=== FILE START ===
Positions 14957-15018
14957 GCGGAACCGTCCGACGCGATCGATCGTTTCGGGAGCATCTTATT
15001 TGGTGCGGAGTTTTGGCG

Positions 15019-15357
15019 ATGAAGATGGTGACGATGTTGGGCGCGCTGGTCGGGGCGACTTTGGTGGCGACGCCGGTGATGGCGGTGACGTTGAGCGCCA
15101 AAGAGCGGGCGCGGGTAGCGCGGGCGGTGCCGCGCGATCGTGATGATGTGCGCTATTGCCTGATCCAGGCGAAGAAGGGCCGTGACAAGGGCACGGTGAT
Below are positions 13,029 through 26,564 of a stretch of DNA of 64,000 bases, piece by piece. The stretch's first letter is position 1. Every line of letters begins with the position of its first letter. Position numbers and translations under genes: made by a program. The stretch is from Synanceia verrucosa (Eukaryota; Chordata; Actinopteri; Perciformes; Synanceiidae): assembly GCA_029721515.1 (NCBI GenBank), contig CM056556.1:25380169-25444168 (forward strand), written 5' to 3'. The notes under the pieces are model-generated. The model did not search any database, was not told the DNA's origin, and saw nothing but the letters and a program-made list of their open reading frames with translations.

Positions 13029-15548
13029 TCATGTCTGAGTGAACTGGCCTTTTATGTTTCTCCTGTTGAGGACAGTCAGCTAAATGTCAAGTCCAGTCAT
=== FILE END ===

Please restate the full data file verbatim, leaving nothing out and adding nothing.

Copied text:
Positions 14957-15018
14957 GCGGAACCGTCCGACGCGATCGATCGTTTCGGGAGCATCTTATT
15001 TGGTGCGGAGTTTTGGCG

Positions 15019-15357
15019 ATGAAGATGGTGACGATGTTGGGCGCGCTGGTCGGGGCGACTTTGGTGGCGACGCCGGTGATGGCGGTGACGTTGAGCGCCA
15101 AAGAGCGGGCGCGGGTAGCGCGGGCGGTGCCGCGCGATCGTGATGATGTGCGCTATTGCCTGATCCAGGCGAAGAAGGGCCGTGACAAGGGCACGGTGAT
Below are positions 13,029 through 26,564 of a stretch of DNA of 64,000 bases, piece by piece. The stretch's first letter is position 1. Every line of letters begins with the position of its first letter. Position numbers and translations under genes: made by a program. The stretch is from Synanceia verrucosa (Eukaryota; Chordata; Actinopteri; Perciformes; Synanceiidae): assembly GCA_029721515.1 (NCBI GenBank), contig CM056556.1:25380169-25444168 (forward strand), written 5' to 3'. The notes under the pieces are model-generated. The model did not search any database, was not told the DNA's origin, and saw nothing but the letters and a program-made list of their open reading frames with translations.

Positions 13029-15548
13029 TCATGTCTGAGTGAACTGGCCTTTTATGTTTCTCCTGTTGAGGACAGTCAGCTAAATGTCAAGTCCAGTCAT